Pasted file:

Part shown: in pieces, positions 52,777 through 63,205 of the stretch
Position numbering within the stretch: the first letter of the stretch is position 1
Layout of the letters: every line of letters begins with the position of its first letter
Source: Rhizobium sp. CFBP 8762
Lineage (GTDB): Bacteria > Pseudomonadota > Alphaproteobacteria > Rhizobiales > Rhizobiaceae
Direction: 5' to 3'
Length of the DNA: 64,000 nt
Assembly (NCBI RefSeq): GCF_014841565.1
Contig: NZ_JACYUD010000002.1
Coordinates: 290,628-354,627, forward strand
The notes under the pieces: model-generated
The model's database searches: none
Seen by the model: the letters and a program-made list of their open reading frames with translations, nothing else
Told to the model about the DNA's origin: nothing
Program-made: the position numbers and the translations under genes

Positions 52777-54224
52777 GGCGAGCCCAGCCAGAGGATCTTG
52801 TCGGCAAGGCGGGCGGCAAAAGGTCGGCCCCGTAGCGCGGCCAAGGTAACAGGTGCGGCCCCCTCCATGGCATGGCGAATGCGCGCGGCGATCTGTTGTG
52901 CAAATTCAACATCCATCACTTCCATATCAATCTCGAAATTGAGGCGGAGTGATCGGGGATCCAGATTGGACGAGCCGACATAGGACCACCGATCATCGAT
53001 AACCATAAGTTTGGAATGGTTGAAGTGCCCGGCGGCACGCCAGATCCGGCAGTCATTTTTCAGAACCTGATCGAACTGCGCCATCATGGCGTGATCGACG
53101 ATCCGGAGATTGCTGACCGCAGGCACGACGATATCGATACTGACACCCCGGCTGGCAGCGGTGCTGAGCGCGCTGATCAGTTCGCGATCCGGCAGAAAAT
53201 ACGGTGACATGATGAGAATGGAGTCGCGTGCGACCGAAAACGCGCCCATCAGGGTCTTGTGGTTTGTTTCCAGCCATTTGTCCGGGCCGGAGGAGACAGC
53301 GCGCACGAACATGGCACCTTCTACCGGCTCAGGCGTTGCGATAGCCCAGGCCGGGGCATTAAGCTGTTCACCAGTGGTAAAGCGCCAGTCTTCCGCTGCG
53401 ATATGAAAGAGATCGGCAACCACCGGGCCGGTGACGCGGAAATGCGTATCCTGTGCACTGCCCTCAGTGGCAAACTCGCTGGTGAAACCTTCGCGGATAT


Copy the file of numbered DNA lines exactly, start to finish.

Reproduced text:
Part shown: in pieces, positions 52,777 through 63,205 of the stretch
Position numbering within the stretch: the first letter of the stretch is position 1
Layout of the letters: every line of letters begins with the position of its first letter
Source: Rhizobium sp. CFBP 8762
Lineage (GTDB): Bacteria > Pseudomonadota > Alphaproteobacteria > Rhizobiales > Rhizobiaceae
Direction: 5' to 3'
Length of the DNA: 64,000 nt
Assembly (NCBI RefSeq): GCF_014841565.1
Contig: NZ_JACYUD010000002.1
Coordinates: 290,628-354,627, forward strand
The notes under the pieces: model-generated
The model's database searches: none
Seen by the model: the letters and a program-made list of their open reading frames with translations, nothing else
Told to the model about the DNA's origin: nothing
Program-made: the position numbers and the translations under genes

Positions 52777-54224
52777 GGCGAGCCCAGCCAGAGGATCTTG
52801 TCGGCAAGGCGGGCGGCAAAAGGTCGGCCCCGTAGCGCGGCCAAGGTAACAGGTGCGGCCCCCTCCATGGCATGGCGAATGCGCGCGGCGATCTGTTGTG
52901 CAAATTCAACATCCATCACTTCCATATCAATCTCGAAATTGAGGCGGAGTGATCGGGGATCCAGATTGGACGAGCCGACATAGGACCACCGATCATCGAT
53001 AACCATAAGTTTGGAATGGTTGAAGTGCCCGGCGGCACGCCAGATCCGGCAGTCATTTTTCAGAACCTGATCGAACTGCGCCATCATGGCGTGATCGACG
53101 ATCCGGAGATTGCTGACCGCAGGCACGACGATATCGATACTGACACCCCGGCTGGCAGCGGTGCTGAGCGCGCTGATCAGTTCGCGATCCGGCAGAAAAT
53201 ACGGTGACATGATGAGAATGGAGTCGCGTGCGACCGAAAACGCGCCCATCAGGGTCTTGTGGTTTGTTTCCAGCCATTTGTCCGGGCCGGAGGAGACAGC
53301 GCGCACGAACATGGCACCTTCTACCGGCTCAGGCGTTGCGATAGCCCAGGCCGGGGCATTAAGCTGTTCACCAGTGGTAAAGCGCCAGTCTTCCGCTGCG
53401 ATATGAAAGAGATCGGCAACCACCGGGCCGGTGACGCGGAAATGCGTATCCTGTGCACTGCCCTCAGTGGCAAACTCGCTGGTGAAACCTTCGCGGATAT